Throwing my hat into the ring to save the circus |

Throwing my hat into the ring to save the circus

Andrew Gmerek

The photographs are always shot in black and white to add drama to the image.

The subjects of the pictures – in this case animals – always appear pitiful, helpless, lost and abused as they look out from between filthy bars at the injustice of the world around them.

Even though these images – processed and distributed by animal rights groups everywhere – would melt the heart of an iceberg on Pluto, when they are linked to, and used against, the modern-day circus they fall into the category of fiction.

I bring this up because there is currently a measure on the November ballot that would ban the exhibition of wild or exotic animals for public entertainment or amusement in Denver.

This measure is aimed at and effectively bans the traditional circus.

That’s right folks; no more “Step right up and see “em” and “Ladies and gentlemen. Boys and girls. Children of all ages. Welcome to the Greatest Show on Earth.”

The catalyst for this new law comes in the form of a 15-year-old, do-gooder named Heather Herman who claims she did lots of research on the subject of animal cruelty in the modern-day circus before she gathered the more than 6,000 signatures necessary to get a petition on the November ballot.

The way the law is written, however, leads me to believe that Herman is just an unfortunate pawn for another radical animal right’s group hell bent on turning us all into vegetarians.

I know this because the measure doesn’t battle anyone with a political power base in Colorado.

Currently the measure exempts Ocean Journey, the Denver Zoo and the National Western Stock Show, all organizations with enough clout to stop it in its tracks.

So instead of constructing an all-inclusive measure, the PETA-like groupies turned a 15-year-old girl on organizations that have almost no political power and therefore no protection. Circuses.

I just wonder if Herman, being a ninth-grader, ever considered the repercussions of her meddling in other people’s lives and businesses?

I doubt she took into account the thousands of people she might put out of work if this kind of measure spreads across the country.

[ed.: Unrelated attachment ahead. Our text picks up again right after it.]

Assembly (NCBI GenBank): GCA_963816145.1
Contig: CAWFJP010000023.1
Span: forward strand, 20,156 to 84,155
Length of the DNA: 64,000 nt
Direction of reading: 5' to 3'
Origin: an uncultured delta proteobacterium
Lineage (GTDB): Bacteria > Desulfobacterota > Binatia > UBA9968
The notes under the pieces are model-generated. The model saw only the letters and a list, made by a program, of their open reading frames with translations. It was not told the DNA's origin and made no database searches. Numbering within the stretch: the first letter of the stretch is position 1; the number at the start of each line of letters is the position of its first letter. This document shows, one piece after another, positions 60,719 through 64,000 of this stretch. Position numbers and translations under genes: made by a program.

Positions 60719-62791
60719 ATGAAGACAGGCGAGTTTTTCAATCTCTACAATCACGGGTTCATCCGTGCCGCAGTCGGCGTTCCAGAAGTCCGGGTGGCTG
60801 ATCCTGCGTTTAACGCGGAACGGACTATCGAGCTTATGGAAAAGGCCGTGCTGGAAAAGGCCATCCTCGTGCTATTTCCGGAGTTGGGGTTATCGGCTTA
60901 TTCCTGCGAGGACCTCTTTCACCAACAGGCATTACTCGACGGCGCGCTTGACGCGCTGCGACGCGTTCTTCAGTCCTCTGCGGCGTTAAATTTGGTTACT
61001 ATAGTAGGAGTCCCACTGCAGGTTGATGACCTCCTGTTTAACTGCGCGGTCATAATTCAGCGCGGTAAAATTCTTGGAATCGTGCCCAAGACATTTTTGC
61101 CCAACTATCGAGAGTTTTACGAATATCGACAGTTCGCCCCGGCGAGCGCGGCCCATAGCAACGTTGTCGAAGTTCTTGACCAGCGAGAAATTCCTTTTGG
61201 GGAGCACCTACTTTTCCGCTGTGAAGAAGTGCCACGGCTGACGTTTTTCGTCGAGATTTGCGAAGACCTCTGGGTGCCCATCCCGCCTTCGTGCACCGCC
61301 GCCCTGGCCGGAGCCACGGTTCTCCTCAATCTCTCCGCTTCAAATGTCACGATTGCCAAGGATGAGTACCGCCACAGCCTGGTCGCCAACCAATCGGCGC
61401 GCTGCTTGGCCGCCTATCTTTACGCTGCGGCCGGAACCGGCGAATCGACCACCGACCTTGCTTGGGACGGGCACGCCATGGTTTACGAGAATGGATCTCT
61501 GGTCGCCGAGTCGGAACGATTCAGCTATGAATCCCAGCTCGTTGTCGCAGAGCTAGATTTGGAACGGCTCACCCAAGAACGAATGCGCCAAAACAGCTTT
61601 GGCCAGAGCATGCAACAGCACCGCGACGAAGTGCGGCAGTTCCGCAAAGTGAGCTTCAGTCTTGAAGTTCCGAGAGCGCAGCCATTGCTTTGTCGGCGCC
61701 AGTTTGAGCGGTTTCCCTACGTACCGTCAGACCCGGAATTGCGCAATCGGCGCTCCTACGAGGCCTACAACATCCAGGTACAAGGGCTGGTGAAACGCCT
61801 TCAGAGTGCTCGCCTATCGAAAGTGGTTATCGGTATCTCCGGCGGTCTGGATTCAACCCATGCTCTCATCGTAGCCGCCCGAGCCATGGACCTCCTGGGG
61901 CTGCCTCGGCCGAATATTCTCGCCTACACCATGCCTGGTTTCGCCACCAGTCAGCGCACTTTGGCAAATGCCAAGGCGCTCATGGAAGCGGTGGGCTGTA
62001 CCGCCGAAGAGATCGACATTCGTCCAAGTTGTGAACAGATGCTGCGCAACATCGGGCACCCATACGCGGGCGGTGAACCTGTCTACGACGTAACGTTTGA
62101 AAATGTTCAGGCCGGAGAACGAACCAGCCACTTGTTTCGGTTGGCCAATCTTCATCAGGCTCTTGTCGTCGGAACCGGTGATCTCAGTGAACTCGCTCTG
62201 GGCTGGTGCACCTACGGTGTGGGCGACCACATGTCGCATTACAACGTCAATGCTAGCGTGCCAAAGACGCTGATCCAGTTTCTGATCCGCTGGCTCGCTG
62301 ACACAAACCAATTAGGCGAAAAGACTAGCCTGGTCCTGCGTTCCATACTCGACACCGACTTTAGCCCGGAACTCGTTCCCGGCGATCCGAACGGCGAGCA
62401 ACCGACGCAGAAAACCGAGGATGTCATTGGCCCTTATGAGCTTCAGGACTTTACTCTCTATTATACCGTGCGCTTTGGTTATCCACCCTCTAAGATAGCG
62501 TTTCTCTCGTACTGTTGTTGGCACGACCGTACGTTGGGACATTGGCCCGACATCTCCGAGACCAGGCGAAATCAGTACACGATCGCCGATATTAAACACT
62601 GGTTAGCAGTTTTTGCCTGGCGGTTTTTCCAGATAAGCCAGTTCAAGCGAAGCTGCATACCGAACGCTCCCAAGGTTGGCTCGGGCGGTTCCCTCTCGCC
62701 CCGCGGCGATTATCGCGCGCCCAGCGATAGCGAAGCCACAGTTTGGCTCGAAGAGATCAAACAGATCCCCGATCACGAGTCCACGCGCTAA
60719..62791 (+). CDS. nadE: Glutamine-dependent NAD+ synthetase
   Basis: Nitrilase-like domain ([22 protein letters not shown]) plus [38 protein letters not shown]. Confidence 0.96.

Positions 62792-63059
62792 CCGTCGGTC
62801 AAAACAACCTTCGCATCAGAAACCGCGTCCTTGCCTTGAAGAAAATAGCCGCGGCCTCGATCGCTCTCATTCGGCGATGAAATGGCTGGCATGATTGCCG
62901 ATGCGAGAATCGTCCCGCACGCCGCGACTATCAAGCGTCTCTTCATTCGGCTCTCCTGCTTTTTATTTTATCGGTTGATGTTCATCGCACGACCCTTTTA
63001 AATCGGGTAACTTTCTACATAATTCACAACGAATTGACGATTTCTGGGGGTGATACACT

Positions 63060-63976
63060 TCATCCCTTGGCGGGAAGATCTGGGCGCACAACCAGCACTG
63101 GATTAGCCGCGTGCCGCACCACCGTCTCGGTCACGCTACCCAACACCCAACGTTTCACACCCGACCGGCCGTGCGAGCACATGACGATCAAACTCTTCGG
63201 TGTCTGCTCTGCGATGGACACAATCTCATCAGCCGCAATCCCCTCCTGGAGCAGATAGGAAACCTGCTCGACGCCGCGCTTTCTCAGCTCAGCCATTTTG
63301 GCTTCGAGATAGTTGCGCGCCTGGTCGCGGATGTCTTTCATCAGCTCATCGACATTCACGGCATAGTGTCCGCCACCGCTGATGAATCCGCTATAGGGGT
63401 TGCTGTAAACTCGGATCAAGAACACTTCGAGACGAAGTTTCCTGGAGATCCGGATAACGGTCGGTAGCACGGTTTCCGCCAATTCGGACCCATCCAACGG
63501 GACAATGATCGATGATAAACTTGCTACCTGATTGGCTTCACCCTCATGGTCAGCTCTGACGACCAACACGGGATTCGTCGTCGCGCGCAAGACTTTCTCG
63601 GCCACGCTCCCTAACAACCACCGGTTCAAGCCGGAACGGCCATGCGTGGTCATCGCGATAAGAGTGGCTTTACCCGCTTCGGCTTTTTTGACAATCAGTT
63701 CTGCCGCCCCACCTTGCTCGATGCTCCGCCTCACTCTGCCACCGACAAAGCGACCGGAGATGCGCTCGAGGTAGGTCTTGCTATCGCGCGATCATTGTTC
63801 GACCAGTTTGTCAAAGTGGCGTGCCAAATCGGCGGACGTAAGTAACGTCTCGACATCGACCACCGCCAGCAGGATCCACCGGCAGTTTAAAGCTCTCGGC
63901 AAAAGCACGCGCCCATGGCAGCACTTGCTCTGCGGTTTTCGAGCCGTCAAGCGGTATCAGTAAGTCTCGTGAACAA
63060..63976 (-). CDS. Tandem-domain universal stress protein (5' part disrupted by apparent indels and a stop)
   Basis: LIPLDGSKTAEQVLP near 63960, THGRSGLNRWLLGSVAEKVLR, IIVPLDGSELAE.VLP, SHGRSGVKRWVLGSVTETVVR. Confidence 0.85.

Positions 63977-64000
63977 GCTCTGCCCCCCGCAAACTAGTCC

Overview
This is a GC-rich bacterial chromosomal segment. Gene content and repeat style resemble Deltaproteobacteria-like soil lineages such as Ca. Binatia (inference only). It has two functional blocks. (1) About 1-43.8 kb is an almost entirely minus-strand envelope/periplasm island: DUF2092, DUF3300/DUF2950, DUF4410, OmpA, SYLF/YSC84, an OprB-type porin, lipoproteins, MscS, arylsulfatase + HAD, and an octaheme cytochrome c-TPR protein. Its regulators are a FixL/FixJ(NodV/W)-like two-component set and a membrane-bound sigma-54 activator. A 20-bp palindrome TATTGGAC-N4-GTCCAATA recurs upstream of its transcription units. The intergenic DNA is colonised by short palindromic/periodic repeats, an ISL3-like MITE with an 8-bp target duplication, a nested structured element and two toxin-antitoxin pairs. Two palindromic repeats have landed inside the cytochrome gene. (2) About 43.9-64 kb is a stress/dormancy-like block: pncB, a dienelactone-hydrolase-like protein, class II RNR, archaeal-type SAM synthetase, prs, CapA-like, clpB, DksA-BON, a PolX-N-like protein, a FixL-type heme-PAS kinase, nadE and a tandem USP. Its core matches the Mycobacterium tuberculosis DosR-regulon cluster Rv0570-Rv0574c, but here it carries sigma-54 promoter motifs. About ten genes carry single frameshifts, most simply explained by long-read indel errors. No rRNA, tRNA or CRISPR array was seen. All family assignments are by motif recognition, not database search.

I wonder if she even considered the fate of the thousands of animals that are under the care of organizations like Ringling Brothers and Barnum and Bailey Circus, not only in its three traveling shows but also at its training facility and nature preserve.

If the circus can’t perform and make money, then the animals, like the people, don’t eat.

And what about charitable organizations like the Shriners that raise thousands of dollars through its circus to support hospitals? I guess all those children that might have had free medical care will now have to ante up because of Herman’s crusade to save animals that don’t really need to be saved.

Trust me on this; circus animals today are some of the best cared for animals in the animal kingdom. They have to be with all the animal rights groups trying to shut down what’s left of this once popular tradition. Modern-day circus owners can’t afford even a smidgen of bad publicity.

But that’s not the only reason why the animals are treated so well. The performers and handlers livelihoods depend on their animals being happy, healthy and content, and this is a big motivation for anyone.

Throw in the fact that animals are considered family in a circus and there is nothing to worry about.

Having spent some time with circus people – I once even subscribed to the weekly circus newspaper – I’ve seen firsthand just how they treat their charges, and I can honestly say they attend to their animals better than 50 percent of the human population cares for their children.

In a circus the elephant, dog, bird, seal and bear performers come first. Period.

If Herman had spent a little more time in “unbiased” research she might have focused her youthful energy lobbying for reforms like health care or the environment. Reforms that could make a difference in all our lives.

Andrew Gmerek writes a Friday column for the Summit Daily News. He can be reached at

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